Study Finds Concussions Linked to Epilepsy
Research scientists at Fralin Biomedical Research Institute (FBRI) recently released a report on the link between concussions and epilepsy. The study was supported by the National Institute of Neurological Disorders, The Institute for Critical Technology and Applied Sciences at Virginia Tech, the National Institutes of Health, and the Fralin Biomedical Research Institute. It was published on Tuesday, January 22, 2019. FBRI say that they have noted a cellular response to mild brain injuries in mice. FBRI’s report indicates that this shows how mild brain injuries may lead to the development of epilepsy. It has been known that traumatic brain injuries are a leading cause of acquired epilepsy. However, this study may give us insight into exactly how epilepsy develops after head trauma.
Epilepsy is characterized as a repetitive occurrence of seizures. Currently, there is no treatment to interrupt the process that the brain undergoes after an injury that can leave people with this chronic medical condition. The study suggests that developing epilepsy may be caused by an atypical response from a type of brain cell called an astrocyte. These cells usually change to form scar tissue after an injury. This scarring process is important because it protects uninjured areas of the brain. However, these scars are also associated with acquired epilepsy.
The study found that these cells don’t form scars after mild brain injuries. However, some astrocytes change in a different way almost directly after these mild injuries take place. A few weeks after these cells changed, scientists noticed repeated seizures in their test mice.
One of the study’s authors, Stefanie Robel, stated that their findings “point to a unique population” of cells that “respond within 30 minutes of an injury.” Robel said these cells may be the root of a problem that causes seizures after a certain time period. Robel added that this may be a therapeutic window where doctors may be able to prevent seizure disorders after concussions.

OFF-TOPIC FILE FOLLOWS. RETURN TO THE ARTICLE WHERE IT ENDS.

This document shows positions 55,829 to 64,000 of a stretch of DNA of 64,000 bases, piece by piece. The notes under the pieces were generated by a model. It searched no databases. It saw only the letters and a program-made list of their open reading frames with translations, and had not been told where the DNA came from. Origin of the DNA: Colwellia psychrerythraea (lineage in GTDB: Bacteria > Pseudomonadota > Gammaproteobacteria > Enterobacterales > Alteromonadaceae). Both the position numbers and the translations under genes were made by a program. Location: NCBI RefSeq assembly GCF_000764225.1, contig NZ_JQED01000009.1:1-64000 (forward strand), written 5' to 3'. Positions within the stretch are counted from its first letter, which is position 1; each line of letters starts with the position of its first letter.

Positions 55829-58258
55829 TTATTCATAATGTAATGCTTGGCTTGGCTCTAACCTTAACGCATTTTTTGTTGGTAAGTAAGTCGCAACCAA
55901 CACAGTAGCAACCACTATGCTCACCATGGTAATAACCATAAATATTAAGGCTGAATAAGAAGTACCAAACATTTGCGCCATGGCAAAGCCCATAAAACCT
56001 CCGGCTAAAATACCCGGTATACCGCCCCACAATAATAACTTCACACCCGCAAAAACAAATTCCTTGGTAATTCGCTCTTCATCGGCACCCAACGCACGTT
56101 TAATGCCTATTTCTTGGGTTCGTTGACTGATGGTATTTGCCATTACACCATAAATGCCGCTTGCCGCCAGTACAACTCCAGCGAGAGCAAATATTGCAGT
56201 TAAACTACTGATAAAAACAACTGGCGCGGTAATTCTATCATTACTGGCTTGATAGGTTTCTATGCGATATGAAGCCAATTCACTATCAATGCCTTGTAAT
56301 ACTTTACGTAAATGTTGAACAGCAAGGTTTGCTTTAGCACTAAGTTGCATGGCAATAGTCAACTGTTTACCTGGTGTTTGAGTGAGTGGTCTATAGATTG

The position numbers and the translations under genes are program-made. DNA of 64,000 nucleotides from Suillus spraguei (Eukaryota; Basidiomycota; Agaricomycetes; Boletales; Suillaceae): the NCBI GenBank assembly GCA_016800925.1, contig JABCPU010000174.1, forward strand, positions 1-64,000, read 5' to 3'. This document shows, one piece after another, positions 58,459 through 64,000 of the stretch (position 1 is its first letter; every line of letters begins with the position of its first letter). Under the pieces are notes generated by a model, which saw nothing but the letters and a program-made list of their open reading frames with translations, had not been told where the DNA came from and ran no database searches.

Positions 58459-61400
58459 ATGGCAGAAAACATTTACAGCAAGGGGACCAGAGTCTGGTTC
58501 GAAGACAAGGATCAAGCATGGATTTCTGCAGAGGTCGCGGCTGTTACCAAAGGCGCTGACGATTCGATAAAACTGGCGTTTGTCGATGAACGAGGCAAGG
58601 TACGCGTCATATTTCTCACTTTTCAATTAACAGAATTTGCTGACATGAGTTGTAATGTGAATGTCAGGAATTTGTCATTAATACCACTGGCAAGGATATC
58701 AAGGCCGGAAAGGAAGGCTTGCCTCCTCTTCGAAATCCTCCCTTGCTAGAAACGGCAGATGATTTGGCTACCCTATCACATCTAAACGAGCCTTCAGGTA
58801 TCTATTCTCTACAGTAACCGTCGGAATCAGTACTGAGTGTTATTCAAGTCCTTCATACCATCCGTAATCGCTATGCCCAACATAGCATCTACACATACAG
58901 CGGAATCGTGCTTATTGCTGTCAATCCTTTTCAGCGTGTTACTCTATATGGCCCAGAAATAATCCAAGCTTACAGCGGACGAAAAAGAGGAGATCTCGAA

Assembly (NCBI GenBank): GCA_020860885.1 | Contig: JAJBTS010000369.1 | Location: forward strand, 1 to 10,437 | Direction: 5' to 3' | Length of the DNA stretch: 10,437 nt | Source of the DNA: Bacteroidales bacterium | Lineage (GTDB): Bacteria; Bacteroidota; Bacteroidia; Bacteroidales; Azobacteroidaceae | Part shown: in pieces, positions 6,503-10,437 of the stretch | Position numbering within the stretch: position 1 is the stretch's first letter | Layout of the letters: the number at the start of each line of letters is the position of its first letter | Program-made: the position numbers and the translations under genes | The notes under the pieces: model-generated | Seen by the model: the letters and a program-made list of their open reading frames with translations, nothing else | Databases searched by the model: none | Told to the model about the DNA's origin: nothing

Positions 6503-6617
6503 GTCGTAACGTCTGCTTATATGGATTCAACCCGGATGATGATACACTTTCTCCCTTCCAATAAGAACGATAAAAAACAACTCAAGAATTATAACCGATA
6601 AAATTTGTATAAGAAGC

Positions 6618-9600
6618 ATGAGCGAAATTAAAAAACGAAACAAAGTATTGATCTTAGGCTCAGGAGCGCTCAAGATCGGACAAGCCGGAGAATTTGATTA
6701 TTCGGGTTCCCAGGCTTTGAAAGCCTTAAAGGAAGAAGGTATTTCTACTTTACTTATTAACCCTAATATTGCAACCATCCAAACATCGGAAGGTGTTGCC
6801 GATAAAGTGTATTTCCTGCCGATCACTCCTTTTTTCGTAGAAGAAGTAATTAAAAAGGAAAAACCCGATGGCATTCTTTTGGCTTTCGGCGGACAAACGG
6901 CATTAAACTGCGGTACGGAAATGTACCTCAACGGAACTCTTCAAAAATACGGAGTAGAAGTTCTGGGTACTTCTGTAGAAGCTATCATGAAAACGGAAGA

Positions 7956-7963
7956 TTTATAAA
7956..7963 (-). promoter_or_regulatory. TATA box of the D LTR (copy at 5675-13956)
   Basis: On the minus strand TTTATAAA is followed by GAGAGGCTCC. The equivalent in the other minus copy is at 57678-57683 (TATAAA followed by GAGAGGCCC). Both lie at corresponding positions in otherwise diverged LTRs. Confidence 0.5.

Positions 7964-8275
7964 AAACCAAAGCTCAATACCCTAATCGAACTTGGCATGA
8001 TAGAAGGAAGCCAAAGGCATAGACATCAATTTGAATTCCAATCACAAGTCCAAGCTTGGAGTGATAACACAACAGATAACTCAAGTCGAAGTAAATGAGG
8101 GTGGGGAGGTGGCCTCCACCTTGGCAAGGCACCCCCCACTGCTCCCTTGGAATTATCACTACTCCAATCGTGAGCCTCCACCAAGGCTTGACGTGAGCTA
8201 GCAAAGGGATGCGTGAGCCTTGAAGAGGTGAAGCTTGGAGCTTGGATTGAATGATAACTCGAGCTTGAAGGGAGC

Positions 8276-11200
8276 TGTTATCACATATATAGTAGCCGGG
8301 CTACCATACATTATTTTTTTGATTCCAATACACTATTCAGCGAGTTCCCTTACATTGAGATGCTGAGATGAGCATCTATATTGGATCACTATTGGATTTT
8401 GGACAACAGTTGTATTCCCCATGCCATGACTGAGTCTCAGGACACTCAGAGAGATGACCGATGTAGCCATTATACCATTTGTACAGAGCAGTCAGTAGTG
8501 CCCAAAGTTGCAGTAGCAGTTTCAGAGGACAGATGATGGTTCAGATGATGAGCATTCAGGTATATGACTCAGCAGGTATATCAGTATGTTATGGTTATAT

Researchers said that they did not realize the atypical changes right away. When they found the unusual astrocytes, scientists thought the cells were dead. They thought this because the cells were not making their normal proteins. Later, one researcher found that the cells were alive. They were acting differently because they were responding to a mild injury.
Coping with Brain Injuries
The effects of a concussion are often hard to deal with. People who have suffered these injuries face many different symptoms. These symptoms sometimes include epilepsy and can also involve mood swings, language problems, confusion, sleep issues, and more. Medications, in-home care, and changes around the house can all be necessary after an injury. These things are often expensive. Those who’ve been injured may not know how they can afford to pay for them. For this reason, those dealing with brain injuries should speak with an injury lawyer to learn about how they can claim money to cover these costs.
More blogs by Ed Smith, Granite Bay Brain Injury Lawyer
- Acute Treatment of Brain Injuries
- What Does a Granite Bay Personal Injury Lawyer Do?
- Traumatic Brain Injury and Signs of Dementia
Granite Bay Brain Injury Lawyer
I’m Ed Smith, a Granite Bay Brain Injury Lawyer. Brain injuries are serious. If you have suffered a brain injury, call for free, friendly advice. My phone number is (916) 921-6400. You can also call me at (800) 404-5400.
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Study Finds Concussions Linked to Epilepsy: Ed Smith
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